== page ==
Scottish National Dictionary (1700–)

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SLIPE, n.1, v.1 Also slyp(e), slip. [sləip]

I. n. 1. A wooden platform or drag without wheels used for moving heavy or cumbersome loads, of stones, hay, peat, etc., over difficult or rough places, a kind of sledge (Lth., Cld. 1825 Jam., slyp(e); Uls. 1880 Patterson Gl.; m. and s.Sc. 1970). Also in n.Eng. dial.; specif. in mining: a curved wooden box on iron runners for taking coal away from the cutting-face (Lth. 1842 Children in Mines Report II. 95, 1886 J. Barrowman Mining Terms 62). Combs. slipe-car, id., slype-draught, the load transported by a slipe. Sc. 1712  Fountainhall Decisions II. 755:
The way of importing ale is upon sleds and stypes [sic], whereon the brewers put two nine gallon trees.
Sc. 1749  Session Papers, Petition J. Kincaid (4 Dec.) 3:
Above 1000 Slype-draught of Stones.
em.Sc. 1794  W. Marshall Agric. Cent. Highl. 34:
An implement still more rude and simple than the Highland plow is the sliding cart, or “slipe”; which, for the works of harvest, is now in common use. It is formed of two long poles, framed together shaft-wise. The smaller ends are fastened to the hames, in the manner of other shafts, the larger ends sliding upon the ground.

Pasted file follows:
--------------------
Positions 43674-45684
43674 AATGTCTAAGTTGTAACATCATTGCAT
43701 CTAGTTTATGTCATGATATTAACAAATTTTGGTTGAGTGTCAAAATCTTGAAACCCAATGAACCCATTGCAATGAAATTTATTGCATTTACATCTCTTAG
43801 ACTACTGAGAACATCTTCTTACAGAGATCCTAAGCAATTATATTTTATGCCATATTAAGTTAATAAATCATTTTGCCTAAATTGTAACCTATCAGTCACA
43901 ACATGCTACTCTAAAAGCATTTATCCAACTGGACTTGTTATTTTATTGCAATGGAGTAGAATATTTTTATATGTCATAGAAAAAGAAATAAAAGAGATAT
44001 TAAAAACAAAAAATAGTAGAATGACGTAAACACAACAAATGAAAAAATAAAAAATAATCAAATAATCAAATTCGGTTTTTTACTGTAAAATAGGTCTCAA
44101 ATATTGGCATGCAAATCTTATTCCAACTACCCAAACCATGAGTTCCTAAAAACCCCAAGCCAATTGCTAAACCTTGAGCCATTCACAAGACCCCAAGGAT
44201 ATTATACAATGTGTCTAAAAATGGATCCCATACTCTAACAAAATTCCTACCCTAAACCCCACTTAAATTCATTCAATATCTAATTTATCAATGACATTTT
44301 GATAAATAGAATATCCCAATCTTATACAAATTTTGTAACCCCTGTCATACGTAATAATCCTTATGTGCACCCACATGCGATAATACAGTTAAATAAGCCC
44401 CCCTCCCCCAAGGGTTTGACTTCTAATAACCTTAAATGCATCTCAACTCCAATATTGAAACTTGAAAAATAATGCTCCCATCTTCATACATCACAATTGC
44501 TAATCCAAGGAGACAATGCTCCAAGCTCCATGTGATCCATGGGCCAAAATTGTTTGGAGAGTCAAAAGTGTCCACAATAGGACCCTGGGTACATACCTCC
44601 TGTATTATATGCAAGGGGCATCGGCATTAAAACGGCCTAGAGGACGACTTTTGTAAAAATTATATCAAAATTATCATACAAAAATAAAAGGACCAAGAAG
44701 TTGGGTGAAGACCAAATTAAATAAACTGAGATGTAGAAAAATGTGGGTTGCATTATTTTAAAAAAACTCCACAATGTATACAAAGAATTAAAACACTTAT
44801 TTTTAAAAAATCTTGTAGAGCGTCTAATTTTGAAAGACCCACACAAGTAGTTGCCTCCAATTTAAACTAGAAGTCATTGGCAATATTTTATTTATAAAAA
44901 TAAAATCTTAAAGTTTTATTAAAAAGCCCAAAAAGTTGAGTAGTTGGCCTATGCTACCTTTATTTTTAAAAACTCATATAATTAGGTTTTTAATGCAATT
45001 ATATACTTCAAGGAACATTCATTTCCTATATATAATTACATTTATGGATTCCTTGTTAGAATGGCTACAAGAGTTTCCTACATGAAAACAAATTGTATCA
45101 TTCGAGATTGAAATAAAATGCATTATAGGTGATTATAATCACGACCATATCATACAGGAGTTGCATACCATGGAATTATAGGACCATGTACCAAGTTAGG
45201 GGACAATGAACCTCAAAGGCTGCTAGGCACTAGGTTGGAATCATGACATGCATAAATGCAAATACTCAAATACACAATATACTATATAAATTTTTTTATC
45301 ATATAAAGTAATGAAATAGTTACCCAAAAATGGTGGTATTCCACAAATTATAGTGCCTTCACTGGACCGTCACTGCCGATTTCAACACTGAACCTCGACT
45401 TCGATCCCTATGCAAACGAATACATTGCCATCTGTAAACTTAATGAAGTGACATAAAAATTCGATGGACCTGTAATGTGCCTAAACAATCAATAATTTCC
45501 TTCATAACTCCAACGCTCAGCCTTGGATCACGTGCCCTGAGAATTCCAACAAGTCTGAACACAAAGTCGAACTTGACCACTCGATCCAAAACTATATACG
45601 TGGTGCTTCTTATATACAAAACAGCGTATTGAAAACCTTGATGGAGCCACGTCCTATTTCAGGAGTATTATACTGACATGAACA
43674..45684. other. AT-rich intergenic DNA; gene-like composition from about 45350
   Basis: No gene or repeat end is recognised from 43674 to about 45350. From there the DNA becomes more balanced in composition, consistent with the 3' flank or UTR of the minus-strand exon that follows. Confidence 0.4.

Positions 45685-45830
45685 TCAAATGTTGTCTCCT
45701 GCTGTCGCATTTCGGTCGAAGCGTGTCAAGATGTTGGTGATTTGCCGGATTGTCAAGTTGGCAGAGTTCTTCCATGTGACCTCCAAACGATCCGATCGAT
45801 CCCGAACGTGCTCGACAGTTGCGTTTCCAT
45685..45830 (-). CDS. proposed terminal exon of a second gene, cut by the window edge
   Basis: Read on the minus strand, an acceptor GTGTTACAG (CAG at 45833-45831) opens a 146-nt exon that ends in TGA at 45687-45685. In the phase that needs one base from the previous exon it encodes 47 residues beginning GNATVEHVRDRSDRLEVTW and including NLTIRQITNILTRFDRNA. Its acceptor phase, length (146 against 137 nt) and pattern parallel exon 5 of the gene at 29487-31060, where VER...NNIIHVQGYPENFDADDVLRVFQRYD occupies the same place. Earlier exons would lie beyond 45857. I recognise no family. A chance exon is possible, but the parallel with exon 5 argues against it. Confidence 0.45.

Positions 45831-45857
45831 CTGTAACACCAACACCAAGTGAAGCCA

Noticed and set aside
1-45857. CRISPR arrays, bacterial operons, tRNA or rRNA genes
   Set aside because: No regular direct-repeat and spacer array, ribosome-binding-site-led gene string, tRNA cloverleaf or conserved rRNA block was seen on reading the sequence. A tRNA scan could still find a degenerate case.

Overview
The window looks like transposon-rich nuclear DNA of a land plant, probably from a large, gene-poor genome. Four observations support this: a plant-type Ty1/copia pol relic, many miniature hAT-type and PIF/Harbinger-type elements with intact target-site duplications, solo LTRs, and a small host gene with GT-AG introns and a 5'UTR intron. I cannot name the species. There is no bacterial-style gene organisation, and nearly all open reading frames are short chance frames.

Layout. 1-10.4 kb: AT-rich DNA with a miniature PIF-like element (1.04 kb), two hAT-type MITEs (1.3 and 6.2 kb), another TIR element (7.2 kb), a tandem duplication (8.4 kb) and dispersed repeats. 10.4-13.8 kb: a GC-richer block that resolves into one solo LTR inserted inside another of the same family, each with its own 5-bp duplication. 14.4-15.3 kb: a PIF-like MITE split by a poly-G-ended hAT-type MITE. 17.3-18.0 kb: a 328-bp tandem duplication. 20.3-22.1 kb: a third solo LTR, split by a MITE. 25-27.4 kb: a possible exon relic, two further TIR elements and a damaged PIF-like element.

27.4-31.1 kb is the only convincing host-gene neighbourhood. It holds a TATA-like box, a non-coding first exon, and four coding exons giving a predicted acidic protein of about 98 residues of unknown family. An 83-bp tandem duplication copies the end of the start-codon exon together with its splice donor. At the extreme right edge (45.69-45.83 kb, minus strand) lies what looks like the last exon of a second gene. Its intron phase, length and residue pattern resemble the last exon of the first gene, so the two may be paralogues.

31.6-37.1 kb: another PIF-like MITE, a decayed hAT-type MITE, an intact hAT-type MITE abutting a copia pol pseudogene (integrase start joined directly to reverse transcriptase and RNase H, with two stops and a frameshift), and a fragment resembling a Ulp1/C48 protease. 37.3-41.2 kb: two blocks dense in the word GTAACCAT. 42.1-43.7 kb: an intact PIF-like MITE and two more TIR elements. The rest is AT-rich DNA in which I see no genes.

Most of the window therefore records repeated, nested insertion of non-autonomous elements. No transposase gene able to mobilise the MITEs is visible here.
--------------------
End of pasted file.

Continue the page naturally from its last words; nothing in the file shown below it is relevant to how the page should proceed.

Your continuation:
Slg. 1842  Children in Mines Report II. 479:
My employment . . . is to fill a bogie, or slype, with 2½ to 3 cwt. of coal.
Fif. 1904  Dundee Advertiser (15 Aug.) 6:
The hay ‘slipes' or ‘slids' for shifting the coles or ricks to the shed.
Uls. 1951  E. E. Evans Mourne Country 132:
The horse-drawn slipe is sometimes used for carrying turf.
Gall. 1955  Quest No. 20. 13:
The stones were carried on hand-barrows, and on slypes where the ground was suitable for horses.
ne.Sc. 1957  Abd. Press & Jnl. (4 Oct.):
The slipe proper, however, was a strongly built sledge with concave runners shod with iron used for the conveyance of logs crosscut in the woods to loading places.

2. A rail or wooden runner by which barrels or the like are unloaded from a lorry (wm.Sc., Rxb. 1970).

II. v. tr. To transport by means of a drag or sledge, to haul (a load) on a slipe (Uls. 1880 Patterson Gl.; Sc. 1948 Country Life (8 Oct.); m.Lth., Dmf., Uls. 1970), to drag, in gen.; in Mining: to transport (coal) by means of a slipe; intr. “to move freely, as any weighty body which is dragged through a mire” (Slk. 1825 Jam.). Deriv. sliper, slyper, one who transports by means of a slipe, the driver of a slipe. Sc. 1702  Records Conv. Burghs (1880) 328:
Fees and fraughts of the mettsters, inland skippers, slypers.
Lth. 1842  Children in Mines Report II. 180, 453:
Sometimes I have to slype 100 to 300 fathoms. . . . Slyping is dragging with harness over shoulders and back.
em.Sc. 1926  H. Hendry Poems 96:
Men wha could grab ye, head and heel, And slype ye to the Muckle Deil.
m.Lth. 1935  :
I was slypin stanes on the hill for the dyker.

[O.Sc. slyp, a sledge, 1475; L.Ger. slipe, a sledge, Mid. Du. slijp, a kind of drag or harrow.]

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"Slipe n.1, v.1". Dictionary of the Scots Language. 2004. Scottish Language Dictionaries Ltd. Accessed 17 Jul 2018 <http://www.dsl.ac.uk/entry/snd/slipe_n1_v1>

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